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Department
Biochemistry
Course
Biochemistry 2280A
Professor
Eric Ball
Semester
Fall

Description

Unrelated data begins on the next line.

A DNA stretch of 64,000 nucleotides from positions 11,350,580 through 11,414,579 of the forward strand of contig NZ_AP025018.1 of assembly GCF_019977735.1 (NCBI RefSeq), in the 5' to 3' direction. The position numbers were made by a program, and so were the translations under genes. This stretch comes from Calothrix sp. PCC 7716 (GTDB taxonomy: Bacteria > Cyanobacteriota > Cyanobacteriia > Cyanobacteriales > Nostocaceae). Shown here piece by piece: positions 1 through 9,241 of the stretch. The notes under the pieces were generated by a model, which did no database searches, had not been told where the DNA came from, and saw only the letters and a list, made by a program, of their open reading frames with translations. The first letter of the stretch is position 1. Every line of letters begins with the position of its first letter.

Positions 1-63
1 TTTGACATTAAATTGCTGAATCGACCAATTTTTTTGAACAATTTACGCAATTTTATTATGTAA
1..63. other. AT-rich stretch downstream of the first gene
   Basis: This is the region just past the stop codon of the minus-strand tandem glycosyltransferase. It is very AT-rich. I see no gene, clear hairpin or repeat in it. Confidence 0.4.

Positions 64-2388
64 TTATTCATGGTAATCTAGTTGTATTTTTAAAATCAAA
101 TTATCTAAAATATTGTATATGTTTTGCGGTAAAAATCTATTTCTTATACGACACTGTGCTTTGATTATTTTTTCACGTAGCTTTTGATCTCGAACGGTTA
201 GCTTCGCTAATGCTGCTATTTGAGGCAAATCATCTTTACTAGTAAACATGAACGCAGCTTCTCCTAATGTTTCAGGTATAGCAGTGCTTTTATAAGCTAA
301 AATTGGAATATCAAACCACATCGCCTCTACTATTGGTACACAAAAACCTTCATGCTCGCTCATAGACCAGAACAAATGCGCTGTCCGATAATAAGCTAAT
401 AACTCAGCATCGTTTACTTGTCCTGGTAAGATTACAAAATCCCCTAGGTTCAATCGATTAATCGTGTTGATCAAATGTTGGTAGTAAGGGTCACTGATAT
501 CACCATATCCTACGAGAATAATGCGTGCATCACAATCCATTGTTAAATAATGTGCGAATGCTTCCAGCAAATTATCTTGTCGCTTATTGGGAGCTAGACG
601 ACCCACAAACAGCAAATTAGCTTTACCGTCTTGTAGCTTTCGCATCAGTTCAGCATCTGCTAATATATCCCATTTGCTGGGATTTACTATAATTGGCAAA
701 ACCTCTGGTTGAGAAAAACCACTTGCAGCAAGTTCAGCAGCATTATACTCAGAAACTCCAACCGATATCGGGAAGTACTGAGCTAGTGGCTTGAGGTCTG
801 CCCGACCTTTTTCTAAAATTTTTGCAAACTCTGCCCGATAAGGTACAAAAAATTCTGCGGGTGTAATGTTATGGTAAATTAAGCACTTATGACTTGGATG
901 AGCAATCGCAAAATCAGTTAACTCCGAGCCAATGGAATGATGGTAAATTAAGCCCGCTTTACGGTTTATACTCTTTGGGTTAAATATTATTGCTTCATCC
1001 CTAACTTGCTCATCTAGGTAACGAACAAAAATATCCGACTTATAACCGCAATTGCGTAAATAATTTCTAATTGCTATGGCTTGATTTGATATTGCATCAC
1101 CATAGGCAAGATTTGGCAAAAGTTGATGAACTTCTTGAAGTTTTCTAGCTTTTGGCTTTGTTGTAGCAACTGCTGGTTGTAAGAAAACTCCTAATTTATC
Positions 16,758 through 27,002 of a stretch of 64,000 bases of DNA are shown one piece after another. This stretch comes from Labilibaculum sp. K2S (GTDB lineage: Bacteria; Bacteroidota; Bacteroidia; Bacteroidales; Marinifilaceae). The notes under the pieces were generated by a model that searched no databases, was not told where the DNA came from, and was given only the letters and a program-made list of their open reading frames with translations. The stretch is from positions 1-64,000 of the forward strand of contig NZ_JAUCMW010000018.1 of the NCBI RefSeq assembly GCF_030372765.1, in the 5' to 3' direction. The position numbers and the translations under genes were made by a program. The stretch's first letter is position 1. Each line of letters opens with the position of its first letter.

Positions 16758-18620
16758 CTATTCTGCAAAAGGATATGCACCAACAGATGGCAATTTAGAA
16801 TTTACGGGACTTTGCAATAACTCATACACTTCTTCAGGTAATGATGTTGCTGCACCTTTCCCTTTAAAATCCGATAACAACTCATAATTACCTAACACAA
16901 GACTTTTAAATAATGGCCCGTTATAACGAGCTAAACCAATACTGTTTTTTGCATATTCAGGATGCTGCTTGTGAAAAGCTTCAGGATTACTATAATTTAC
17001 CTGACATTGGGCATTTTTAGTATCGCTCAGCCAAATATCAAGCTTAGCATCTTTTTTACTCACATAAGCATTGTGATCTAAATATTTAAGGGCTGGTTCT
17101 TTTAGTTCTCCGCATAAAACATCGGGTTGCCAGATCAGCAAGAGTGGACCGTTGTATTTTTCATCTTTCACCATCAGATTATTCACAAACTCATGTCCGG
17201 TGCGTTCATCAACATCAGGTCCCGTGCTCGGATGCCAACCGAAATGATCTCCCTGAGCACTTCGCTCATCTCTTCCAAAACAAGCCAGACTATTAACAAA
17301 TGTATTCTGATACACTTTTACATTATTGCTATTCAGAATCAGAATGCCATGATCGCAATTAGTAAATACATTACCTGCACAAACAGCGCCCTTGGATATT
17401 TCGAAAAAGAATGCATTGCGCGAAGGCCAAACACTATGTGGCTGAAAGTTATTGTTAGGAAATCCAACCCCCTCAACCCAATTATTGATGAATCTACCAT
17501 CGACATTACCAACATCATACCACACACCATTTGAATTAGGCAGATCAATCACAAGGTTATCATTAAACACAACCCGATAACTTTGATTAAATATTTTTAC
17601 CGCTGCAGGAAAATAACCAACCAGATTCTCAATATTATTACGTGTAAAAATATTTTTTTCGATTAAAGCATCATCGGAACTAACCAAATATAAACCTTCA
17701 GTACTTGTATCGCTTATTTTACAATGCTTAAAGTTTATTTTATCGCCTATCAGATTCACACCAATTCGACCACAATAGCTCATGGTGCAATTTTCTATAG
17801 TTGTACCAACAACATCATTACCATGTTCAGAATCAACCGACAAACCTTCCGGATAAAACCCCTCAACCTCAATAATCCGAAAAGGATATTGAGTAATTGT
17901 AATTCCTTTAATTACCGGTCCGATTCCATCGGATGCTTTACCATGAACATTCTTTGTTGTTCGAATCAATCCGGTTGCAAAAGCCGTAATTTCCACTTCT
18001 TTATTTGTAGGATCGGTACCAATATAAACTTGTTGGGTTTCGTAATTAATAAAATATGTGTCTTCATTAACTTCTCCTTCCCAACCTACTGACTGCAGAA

How to do well: READ THE TEXT BOOK + COURSE PACKAGE  Assignment: use of data bases, looking at gene structure as well as give you a practical on recombinant DNA technology and genomic section. GENE EXPRESSION (Topic 22-23) DNA- the blue print of life  Info stored in the form of genes  About 25000 genes in the human genome  Out of the ones from above only one cell type of about 10000 of the genes are expressed  Correct expression of the gene is essential for growth and differentiation of cells  Also critical in the growth and development of all organisms and their ability to respond to their environments. Significance of gene expression  Diseases are due to altered expression of one or more genes.  Trying to manipulate the gene expression; by manipulating the gene potential we have the ability to prevent or reverse disease states. Why is there RNA step in Gene Expression (DNA→RNA→Protein) 1. Since the genome has one copy of each gene, RNA provides an amplification step that allows genes to be expressed at different levels; probably one of the major reasons, why RNA is in gene expression. Can’t use DNA b/c can’t be directly amplified. 2. It can be rapidly degraded, make RNA to turn the gene on, and degrade RNA to turn the gene off really fast. (RNA can be easily degraded; Quickly stopping the expression of the gene.) 3. RNA provides many additional opportunities to regulate gene expression; so RNA allows many more steps to regulate the gene expression. (RNA provides many additional opportunities to regulate the expression of genes) Are there two steps in gene expression or more?  Despite the fact that the central dogma makes it appear that there are two steps, there are in fact many many more steps in gene expression. Gene Expression steps in EUCARIOTIC cell (DNA—transcription—→RNA—translation—→ protein) 1. Transcription a. Initiation b. Elongation c. Termination 2. RNA processing —Breaks the central dogma from DNA to RNA to protein, unchanged doesn’t always happen. Some RNA can be modified to actually change the sequence that is in the genetic code. (all of this is happening in the nucleus) a. RNA editing b. 5’capping c. Splicing d. 3’polyadenylation 3. mRNA export —Getting the mRNA into the cytoplasm, it is a highly regulated process. If the protein encoded gene (mRNA) doesn’t get to the cytoplasm this isn’t doing very much of the for the gene expression. It is a key step in regulation. 4. Translation —once the mRNA is in the cytoplasm this step will instantly be initiated. a. Initiation b. Elongation c. Termination 5. mRNA Degradation — The amount of mRNA is found in the cell depends on two factors: 1) rate of synthesis 2) rate of decay So if the RNA id decayed really fast, you would not have much of it around meaning that we would have less of the protein. The amount RNA in the cell depends both on the amount of transcription in the nucleus and the amount of degradation going on (outside the nucleus) and this is often controlled so it doesn't just occur randomly. 6. Protein Modification — b/c many proteins are inactive in their natural form they have to be modified in order to become active. Some of the modification is through phosphorylation and some through ubiquination, acetylation etc. all of these can affect protein function. 7. Protein Degradation — Similar to regulation of RNA levels; we can control the amount of proteins available by controlling the rate at which we make proteins through translation + rate of their degradation. Genes are regulated at many different levels it’s the balance if its synthesis and degradation that determines how much protein we have. Which step in a biological process is most highly regulated?  The first step because it saves energy required in subsequent steps. The first step in a biological process is often the most critical for regulation. Because transcription is the first step in gene regulation, it is often most highly regulated. A—ATP→ADP —→B—→C—→D—→E o Many disease results from defects in transcription factors, and the cures for these diseases are targeted to transcription. Focus on Prokaryotic Transcription  It involves fundamental mechanisms and molecules that are similar on both prokaryotic and eukaryotic. But we will focus on PROKARYOTIC transcription. Terminology o Promoter= the DNA sequence required for the specific initiation of transcription of a gene or operon. (The DNA sequence that is required to initiate transcription.) o Operon= set of genes transcribed from a single promoter and thus expressed from a common RNA. (Polysesranic- from many genes expression) NOT present in Eukaryotes. o Terminator= the DNA sequence required to stop transcription, it has no zero. Key features of the a Bacterial promoter  This is a double-helix DNA, and RNA is transcribed from it.  The RNA transcription site is the spot at which the RNA synthesis begins (+1).  The +1 is the starting point (initiation site) of transcription, next base is +2 and the base upstream to that is -1 (notice: there is NO zero base).  They were discovered by the alignment of sequences from the E.coli promoters… identified that the regions had some similar sequences.  Three key sequences are required for transcriptional initiation. One is a start site, and the other 2 are the -35 sequence and the -10 sequence.  The -35 has a consensus sequence of TTGACA and -10 have TATAAT. These sequences are required by RNA polymerase to recognize the promoter. They are positioned about 17 base pairs apart, and the -10 site is about -10 base pairs from the transcription start site.  Consensus sequence = most frequently occurring base in a group of functionally related DNA elements, not necessary and actual thing that happens  The consensus for image= C  Start sight +1, -10,-30,-35 BACTERIAL RNA POLYMERASE  The enzyme that will synthesize specific RNA transcripts using DNA as the template, and nucleoside triphosphates (NTPs) as substrates.  There are other enzymes that will make RNA but only this one is used when the bacteria makes RNA using DNA as a template.  Multiple-subunit enzyme o CORE enzyme o WHOLE enzyme  Core enzyme= synthesizes RNA from ends and nicks in the DNA, it has little specificity thus unable to recognize promoters; the promoter is recognized by an additional subunit, the sigma subunit.  The sigma is what recognizes the -35 and -10 sequences through protein-DNA interactions (contact) between the -35 DNA sequence and some DNA sequence and same with -10. This is what gives rise to the specificity.  The whole enzyme is the core + the sigma subunit= the whole enzyme that will recognize the promoters allowing for the initiation of specific transcription.  Sigma subunit makes a specific contact with the -10 and -35, the recognition site for RNA polymerase: Sigma decreases the binding of RNAP to nonspecific DNA  RNA polymerase-promoter interactions are one of many examples demonstrating the importance of protein-nucleic acid interactions. STEPS OF INITIATION 1. The whole enzyme must recognise/interact with the promoter; closed complex 2. RNA polymerase unwinds the DNA strands around the start site of transcription forming an open complex 3. The first NTP is brought to the template DNA—unlike replication no primer is required, comes to the +1 site. 4. Using the NTPs as substrates the elongation proceeds in a 5’—3’ direction is started and it follows the base rule paring a. Phosphodiester bonds are broken 5. After adding about 5—10 nucleotides, sigma falls off the holoenzyme 6. The transcription bubble moves down stream with the re-annealing template DNA remaining behind 7. Chain of elongation continues until a terminator is reached, and RNAP falls off 8. Sigma rebinds the RNAP again and the process starts again (also known as the sigma cycle) GENE EXPRESSION (Lecture 2) Regulation of Transcription (Three steps) 1. Strength of basic promoter elements  Some genes have better -10 and -35 sequence, some interact more tightly with sigma binders, some expressed at higher levels because they have better prefer RNA polymerase. Evolutionary change on the time scale of the cell, static thing. Can’t be regulated. NOT DYNAMIC 2. More than one sigma factor  Each recognizes a different promoter. Most predominant is the “housekeeping ” sigma,  , Others include… (nitrogen metabolism) and  (heat shock) 3. Gene specific regulatory proteins bind specific DNA sequences found in one or more promoters and serve to activate or repress transcription; used largely by eukaryotic cells • Dynamic! • Positive regulation – factors activate transcription – an activator protein (CAP) regulates transcription of the lac operon and other genes involved in carbon metabolism • Negative regulation – factors repress transcription - tryptophan (Trp) repressor Tryp Operon  In E. coli, the 5 genes (E, D, C, B, A) for tryptophan biosynthesis are transcribed as a single unit from a common promoter; they are transcribed, and regulated by the tryptophan in the environment.  The Trp operon is expressed when there is a little tryptophan in the cellular environment  When tryptophan concentration is low… o Tryptophan dissociates from the Trp promoter – Trp repressor no longer binds the Trp operator o RNA polymerase can access the Trp promoter – initiates transcription o RNA polymerase is recruited to the Trp promoter by the -10 and -35 sequences allowing transcription o Cell wants to turn on gene biosynthesis when little Trp around – if it can’t use Trp from environment, it will make its own gene o At low concentrations of tryptophan, the tryptophan comes off and now there is a structural change in the protein - the alhpa-5 helices tilt inwards and this form of the protein can no longer make good contacts to the DNA  When tryptophan concentration is high… o The Trp repressor binds tryptophan operon and blocks expression o A conformational change occurs in the repressor’s structure such that it can bind the operator site within the promoter o Binding of the repressor sterically inhibits access of RNA polymerase to the promoter Trp promoter:  Between the -35 and -10 sequences is an element called the Trp operator that binds a protein called the Trp repressor  At high concentrations of tryptophan, Trp repressor binds the amino acid tryptophan What is the structural basis for this regulation?  Trp repressor – monomer o 107 amino acid residues o Has a helix turn helix motif that is required for DNA binding o Alpha helices 4 and 5 make up the helix turn helix motif – make base specific interaction with DNA o Binds DNA as a dimer  Trp repressor – dimer o Protein dimer has 2 fold symmetry o Amino acid side chains on helix 5 make base specific contacts with the major groove of its operator sequence The Trp repressor dimer with the core of the protein held together via protein-protein interactions →  (a) Trp repressor in the absence of bound tryptophan – it cannot bind the operator DNA since the recognition helices are tilted inward  (b) Active Trp repressor (capable of binding its operator) when tryptophan is bound – recognition helix 5 on each of the 2 monomers makes base specific contacts in consecutive major grooves of the DNA General themes to take from the Trp operon: 1. Trp repressor is a site specific DNA binding protein • Protein makes base specific contact based on the DNA sequence • Only want binding in certain spots of the genome 2. There is a binding site for Trp repressor within the Trp promoter 3. Trp repressor inhibits transcription by blocking access of RNAP to the promoter 4. Trp repressor is responsive to an environmental signal • In this case, it is responsive to tryptophan • Can turn genes on and off in response to tryptophan Genetics question→ C; mutations that allow the operon to be always on…. All the mutations defined how the protein work… genetics crucial on determining how all this works. Q- When is the trp operon expressed? a) When there is a lot of tryptophan in the cellular environment. b) When there is a little tryptophan in the cellular environment. c) All the time*** d) Unsure Six difference in transcription between prokaryotic and eukaryotes: 1. Prokaryotes have one RNA polymerase and eukaryotes have 3:  Pol I – most rRNA genes  Pol II – mRNAs  Pol III – tRNAs and snRNA *Similar in structure but they differ enough that they recognize different promoters 2. No operons in eucaryotes  Each gene is transcribed as a single unit (monocistronic)  In prokaryotes, the contrast is polycistronic – bacteria 3. Promoter structure  Promoter recognition is through a distinct set of proteins  Eukaryotes do not have -10 and -35 sequences – there is no sigma factor  The role of these transcription factors is similar to bacterial sigma but more complex  One of these factors, TATA-binding protein, is a component of the transcription factor TFIID - recruits factors that results in RNA polymerase being recruited to the promoter  It binds a basal promoter element, the TATA-box, found ~20 base-pairs upstream of the transcriptional start site +1 4. In eukaryotes, regulatory elements are often bind the DNA many thousands of base pairs distant from +1  They may be brought into proximity of the promoter by DNA looping  The proteins bind DNA several thousands of base pairs away from the start site  In prokaryotes, the regulatory proteins bind very close to the start site 5. Nucleosomes and higher order chromatin structure have a profound effect on determining the access of transcription factors to DNA  Often nucleosomes repress transcription by blocking access of transcription factors o modification of nucleosome positioning is influenced by many proteins  Another set of factors modify the histones - that can help recruit chromatin remodeling complex or in turn allow chromatin remodeling and chromatin re-modification 6. Combined control: groups of proteins work together to determine the expression of a gene  In bacteria, promoters are often on or off and not in between  In eukaryotes, it is often like a dimmer switch, showing a wide range of expression  … ranges over approximately 1000 fold range; because many factors act on the promoter.  Lot of regulation to mediate the structure as well as allow for the transcription. ***Eukaryotic cells control gene expression through chromatin*** Positive Control:  Gene specific regulatory proteins can also act to enhance transcription  Increased transcription is generally accomplished by increasing the rate of recruitment of RNA polymerase or the activity of RNA polymerase  Both enhanced recruitment and/ or enhanced activity of RNA polymerase are usually achieved by protein-protein interactions between the activator protein and RNA polymerase  GAL10 require an up-stream activating sequences… Each of the boxes bind to a specific GAL14 as a dimer, the regions of the GAL14 that are required for function have been identified from the deletion analysis; one requires DNA other capable of transcription activation.  In the presence of glactose the GAL4 binds to the sequences, recruiting the RNA polymerase and achieves a lot of transcription… expression by direct and indirect interactions… much more complex process.  Without the presence of glactose the GLA80 that binds to it in order to block the activation of 80 inhibitors. There is another GAL3 that activates the GAL14… Book notes page 275-279… ***Positive regulation of the Lac operon is sensitive to the presence/absence of glucose in the cellular environment*** Negative Regulation at the Lac Operon:  Cells only require expression of the lac operon if lactose is in the media  In the absence of lactose… o The lac repressor binds the promoter, inhibiting the action of RNA polymerase o Inhibits transcription  In the presence of lactose… o The lac repressor binds lactose - results in a conformational change in the protein so that it no longer binds the operator sequence in the promoter (dissociates from the operator) o Thus allowing RNA polymerase to come in and transcription to occur  -10 and 35 are not very strong here **STUFF AT THE SIDE** Glucose, No Lactose  High glucose, low cAMP and any CAP around can’t bind to DNA  RNAP can’t interact with the promoter and can’t initiate transcription Glucose and Lactose  High glucose, low cAMP  Lac repressor is bound to the lactose and can’t bind to DNA  Polymerase can come in here so some transcription can occur…BUT…  Low levels of transcription because -10 and -35 not very strong Lactose, No Glucose  Low glucose, high cAMP  The -10 and -35 open, high cAMP, so CAP is bound to cAMP so it can bind to sequence which helps recruit RNA polymerase and you get high levels of transcription No Glucose, No Lactose  Lac repressor would be bound to the operator  Transcription would be inhibited almost completely FORMATION OF mRNAs: RNA PROCESSING (Lecture 3) The GAL genes in yeast are regulated by GLACTOSE and GLUCOSE. They are subject to positive and negative regulation, and the DNA binding proteins are important for both the negative and positive regulation. The protein interactions are important for regulation; the regulation occurs through the transcriptional machinery and changes in chromatin, structure. Whole together, the system is sensitive to the environmental signals; the signals result in change in gene expression. Primary RNA transcript ↓ Processed to become a translatable mRNA ↓ Exported out of the nucleus ↓ Translation  5’ capping  3’ polyadenylation  Splicing concerted processes (they happen together) **Each step requires specific enzymes** 5’Capping  5’end of the message is capped with 7 methyl guanosine (7-mG)  Capping is required for RNA export from the nucleus (marks the end of the mRNA as being intact), aids in stabilizing the mRNA from being degraded and acts as a translational signal 3’ Polyadenylation:  The addition of a long A-tract to the 3’ end of the RNA by enzymes downstream  The RNA is first cleaved ~30 bases following an AAUAAA sequence which is 3’ to the coding region – a string of A residues is then added (Downstream =3’ and Upstream= 5’)  Enzymes recognize AAUAAA sequence  clips  then polyA tail is added  The polyA tail helps protect the 3’end of the mRNA from degradation o Provides additional stability to the mRNA by reducing effects of 3’ endonucleases  Indicates that the 3’ end of the mRNA is intact and therefore is important for export out of the nucleus and for translation o If you have the cap to the polyA tail, the cell wants to export that RNA into the cytoplasm and ultimately translate it RNA splicing:  In eukaryotic cells, protein coding sequences are interrupted by one or more non-coding sequences called introns o Genes are not continuous, they are interrupted SPLICING QUESTION→D o Introns = interruptions  The coding sequences are called exons o Exons = expressed  Introns are spliced out of the primary transcript to form the mature mRNA  DIFFERENTIAL SPLICING= a single RNA (primary transcript) can be spliced in different ways to create related but distinct (mRNAs) proteins. o Often tissue specific… due to the location of the specific gene.  Splicing enhances the coding capacity of the genome.  It is unclear if prokaryotes lost introns or if eukaryotes gained introns SPLICOSOME— snRNPs  Introns are removed as the result of the catalytic activity found in small nuclear ribonucleoprotein particles (snRNPs = snurps) o The snRNPs as the name suggests are complexes of RNA (small nuclear RNA) and protein  The RNA component has a recognitions function, acting through base pairing with sequences on the precursor mRNA o The specific sequences that are required in RNA:  5’ splice junction  3’ splice junction  Branch point (adenine is essential for splicing)  The snRNPs are also critical in arranging the ends into position o Through RNA-RNA and protein-protein interactions, the spliceosome positions the RNA for splicing  The assembly of snRNPs that catalyze splicing is called a splicesome Splicing (intron removal) occurs by 2 consecutive transesterification reactions:  Cleavage at the exon 1-intron boundary results from the attack of the 5’ splice junction by adenine in the branch point  This generates a lariat structure as the result of the unique 2’-phosphodiester bond  In the second reaction, the 3’ OH of exon 1 reacts with the 3’ splice junction, cutting out the intron and joining exons 1 through 2  The enzymatic machinery for splicing - snRNPs, U1, U2, U4, U5, and U6 *The first enzymes were likely composed of RNA* Self-Splicing RNAs:  In pre mRNA in protozoa, mitochondria & chloroplasts, snRNPs are not required  Through RNA-RNA and protein-protein interactions, the spliceosome positions the RNA for splicing  The RNA is capable of catalyzing its own conversion to mRNA (self-splice) o This is one example of RNAs having catalytic potential o Another example is ribozymes, which catalyze the cleavage of other RNA molecules in a sequence specific fashion Splicing and Human Disease:  Abnormal splicing of the human -globin RNA can result in defective -globin and hemoglobin deficiency (problem due to splicing)  Normal adult -globin primary RNA transcript The mRNA export from the nucleus:  In eukaryotic cells, RNA is synthesized in the nucleus and translated in the cytoplasm; highly REGULATED  Export requires interaction of the mRNA with protein carriers  Export can be regulated by the control of export factors.  Mature mRNAs are transported from the nucleus to cytoplasm through nuclear pores - highly organized set of proteins in the nuclear membrane o Nuclear pores are selective gates that control transport in and out of the nucleus o Contain basket like structure on the inside, fibrils on the outside  The “waste” products from splicing (introns) are not transported  Transport through nuclear pores is a regulated process that requires the recognition of proteins bound to the poly-A-tail, the 5’ cap, and often internally o Somewhat schematic – extremely complicated structure so must be a fair bit of regulation going on Translation – mRNA to protein  The decoding of the mRNA to produce a protein occurs on the ribosome  This process of translation is complex, requiring many RNA and protein factors TRANSOLATION OF mRNA TO PROTEIN (Lecture 4) Genetic Code:  The genetic code “spells” out the amino acid sequence in 3 letter words called codons  Each protein has a specific reading frame that is determined by where the decoding process begins How many amino acids are used for protein synthesis in the cell (different codons does the cell needs?) – 20  Generally amino acids are found less frequently in proteins and have less codons.  Functionally related amino acids have similar codons. The code is:  As there are 20 amino acids, a 3-letter code (64 codons) is sufficient  Universal (found in all organisms)  Non-overlapping  Commaless, no gaps o (gaps were removed by splicing)  61 codons for 20 amino acids o therefore redundant  Redundancy – some codons specify the same amino acid o Occurs at the 3 position of the codon (wobble position)  3 stop codons: o UAA, UAG, UGA  1 start codon: o AUG (used in 99% of time by proteins) QUESTION 1_ D — the advantage of the functionally related amino acids that have similar codons is that it increases the chance of a functional protein in the case of a single base mutation. Types of Mutations  Missense Mutation – single base mutation which results in a single amino acid change  Frameshift mutation – could be the insertion of one or two or taking away one or two – insertion or deletion of a base results in a change in reading frame of the protein from the point of the mutation onward _Have serious consequences on the protein.  Nonsense mutation – a nonsense mutation results in premature termination of the protein tRNA (transfer):  Vehicle that bring amino acids to the growing polypeptide chain  Function in a codon specific fashion, relying on base pairing rules  All roughly ~80 nucleotides in length and have a cloverleaf secondary structure due to internal base pairing (stems and loops)  The anticodon of the tRNA hybridizes with the codon  TWO key single stranded regions in RNA which play crucial role in function: 1. 3’ acceptor site... 3’ amino acid receptor site is attached to amino acid, posttranscriptional, added after RNA is made 2. Other key single stranded region: anti codon. In anti-codon, base pair with codon using normal base pair rules except for wobble.  The correct amino acid is covalently linked to the 3’ end of the tRNA (3 acceptor site)  Wobble results from the fact that accurate base pairing for some tRNAs only requires matching at the first 2 positions o Anti-codon base pairs with the codon using normal base-pair rules  Non-conventional bases  Modified bases put in afterward  Don’t have clover leaf structure in real life – in 3D looks more like an L structure  Most organisms have fewer than 45 different tRNAs, some tRNA species pair with more than one codon. Molecular Basis for Wobble: 1. Some amino acids have more than one tRNA 2. Accurate base pairing for some tRNAs only requires matching at the first two positions of the codon  Base-pairing interactions for the 2 Phe codons, with the Phe-tRNA  Accurate base pairing at the 3 positions of the codon  Accurate base pairing at only the first two positions of the codon – WOBBLE Amino Acid Activation – Aminoacyl tRNA synthetases:  Using ATP as the energy source, the carboxyl group of a specific amino acid is coupled to the 3’ end of a specific tRNA in a high-energy bond  20 of these enzymes: one for each amino acid  Amino acid activation by aminoacyl t-RNA synthetases (otherwise known as charging of tRNAs) is important for: 1. Providing an energy source for later peptide bond formation – store energy from ATP in a high energy ester linkage 2. Providing specificity by coupling the correct amino acid to the specific tRNA Ribosomes: (molecular assembly that catalyzes protein synthesis)  Protein synthesis occurs on large multimeric protein RNA complexes called ribosomes  Ribosomes have 2 subunits, large and small